I was surprised by a beautiful Green Darner (Anax junius) the other day while moving some pots on the roof. I must have been out there puttering around for two hours before I noticed it quietly resting on a white sage (Salvia apiana) plant. I hope it caught some mosquitoes.
This isn’t our first dragonfly visit of the year. It’s always surprising who and what will find our little oasis in the sky. More of these and less raccoons please.
On the white sage: It’s not hardy here in Toronto, but I’ve managed to overwinter this one successfully over several seasons now by simply cutting it back hard and forgetting about it. You know, I’m not really much of a fan at this size — they are much more beautiful when they are grown as bushes, but alas I can’t really achieve that here without a bigger pot and more space. I’ve kept it in a sunny window giving it water here and there through the winter and I’ve set it in the hallway where it is cold, the windows are north-facing, and it received almost no attention. We even went away for a month last winter and friends were not instructed to water it. This plant lives on no matter what.
When I start a new plant from seed for the first time, I don’t always know what will be a hit and what I’ll be bored with by this time in July. The Morelle de Balbis is a big hit. My last update was posted at the beginning of July and I think the plant has doubled in size since. It gets more interesting and beautiful by the day. Fruit is on the way!
Back when I bought the seeds I hesitated. I knew it was going to be large, unruly and difficult to place. I am so glad I went ahead anyways and even managed to get it planted, unlike some contenders that didn’t make it in this year.
It’s thorny and a bit scary, but I LOVE it! And so do the bees.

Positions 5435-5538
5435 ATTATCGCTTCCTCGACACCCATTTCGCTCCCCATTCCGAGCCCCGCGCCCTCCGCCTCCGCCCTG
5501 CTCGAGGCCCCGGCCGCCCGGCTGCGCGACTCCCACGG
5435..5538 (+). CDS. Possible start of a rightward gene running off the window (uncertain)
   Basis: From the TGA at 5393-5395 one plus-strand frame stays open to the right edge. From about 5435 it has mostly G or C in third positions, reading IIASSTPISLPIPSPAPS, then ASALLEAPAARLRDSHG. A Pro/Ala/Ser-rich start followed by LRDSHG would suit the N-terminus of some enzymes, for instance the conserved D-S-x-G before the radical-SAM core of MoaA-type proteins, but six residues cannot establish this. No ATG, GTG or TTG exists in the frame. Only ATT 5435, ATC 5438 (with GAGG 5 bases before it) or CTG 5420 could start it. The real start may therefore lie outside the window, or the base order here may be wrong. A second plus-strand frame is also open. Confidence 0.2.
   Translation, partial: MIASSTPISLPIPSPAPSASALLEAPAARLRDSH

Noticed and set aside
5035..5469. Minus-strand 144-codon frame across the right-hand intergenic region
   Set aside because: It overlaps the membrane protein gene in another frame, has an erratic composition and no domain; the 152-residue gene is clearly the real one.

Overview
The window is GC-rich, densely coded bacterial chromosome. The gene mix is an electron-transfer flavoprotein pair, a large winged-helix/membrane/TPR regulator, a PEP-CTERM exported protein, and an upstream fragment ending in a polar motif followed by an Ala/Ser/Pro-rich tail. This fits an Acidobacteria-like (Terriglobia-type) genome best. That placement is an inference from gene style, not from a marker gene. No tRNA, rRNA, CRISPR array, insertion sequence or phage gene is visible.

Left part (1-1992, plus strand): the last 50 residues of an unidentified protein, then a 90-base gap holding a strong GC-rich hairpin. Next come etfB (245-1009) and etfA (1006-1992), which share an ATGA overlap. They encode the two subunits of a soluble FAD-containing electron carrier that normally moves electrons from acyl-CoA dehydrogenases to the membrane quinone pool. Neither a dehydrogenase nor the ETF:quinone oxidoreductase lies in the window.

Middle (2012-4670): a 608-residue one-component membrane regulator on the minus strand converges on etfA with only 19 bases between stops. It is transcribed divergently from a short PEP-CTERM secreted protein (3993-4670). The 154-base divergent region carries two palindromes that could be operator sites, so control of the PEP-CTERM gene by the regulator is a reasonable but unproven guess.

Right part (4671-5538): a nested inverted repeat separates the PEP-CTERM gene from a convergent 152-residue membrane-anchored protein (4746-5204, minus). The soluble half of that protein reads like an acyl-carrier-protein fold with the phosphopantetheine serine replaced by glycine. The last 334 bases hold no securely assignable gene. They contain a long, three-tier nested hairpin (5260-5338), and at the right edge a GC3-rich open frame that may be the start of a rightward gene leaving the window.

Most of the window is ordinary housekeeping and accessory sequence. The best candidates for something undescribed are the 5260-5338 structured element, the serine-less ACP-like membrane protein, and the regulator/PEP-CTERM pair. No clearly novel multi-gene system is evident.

I haven’t noticed it to be quite the exaggerated horror film some are saying, but apparently Toronto is in the midst of a yellow jacket population explosion. The increase is thought to be the result of the combination of a cool, wet season, and the recently resolved garbage strike. All-in-all there’s just a lot more bugs in our gardens this summer, period.
Which is why, like Not Far From the Tree, I would also urge home owners to reconsider calling in an exterminator to destroy nests. Wasps may be a nuisance around the backyard barbecue, but they are also predatory insects that help to reduce the increased population in pesky plant eaters like aphids. Check out this fantastic series from Chair BriÃƒÂ¨re of a yellow jacket eating a cabbage worm.
Yesterday afternoon I happened upon this scene on the sidewalk. I’m not sure if the yellow jackets are doing us any favors by decreasing the cicada population (I love cicadas) but unfortunately like spiders, they aren’t very discriminating. Still, it was fascinating to watch them in action, if not a little bit gruesome.
Yesterday, while visiting a series of test gardens, I witnessed legions of these gold and black soldier beetles (Chauliognathus pensylvanicus) aka Pennsylvania Leatherwing beetles squirming, frolicking and procreating up a storm all over a bed of ‘Tiger Eye Gold’ Rudbeckia.
As I moved around the beds I observed that they only inhabited the flowers that perfectly matched their body colours. Interesting tactic for safety since they are likely quite vulnerable during these frenzied acts reproducing the species. When not procreating, I’ve read that the adults eat pollen and specifically enjoy goldenrod. However, this was a HIGHLY cultivated property and there was nary a goldenrod in sight.
I found this daddy long legs (Phalangium opilio), a close spider relative but not an actual spider, sitting quietly on my cucumber plant the other day. I looked it up in my “Garden Bugs of Ontario” book (thanks again Chair!), and it turns out they go by another name, harvestmen. No idea of the origin but I am assuming that has something to do with the fact that they can shed a leg when under attack.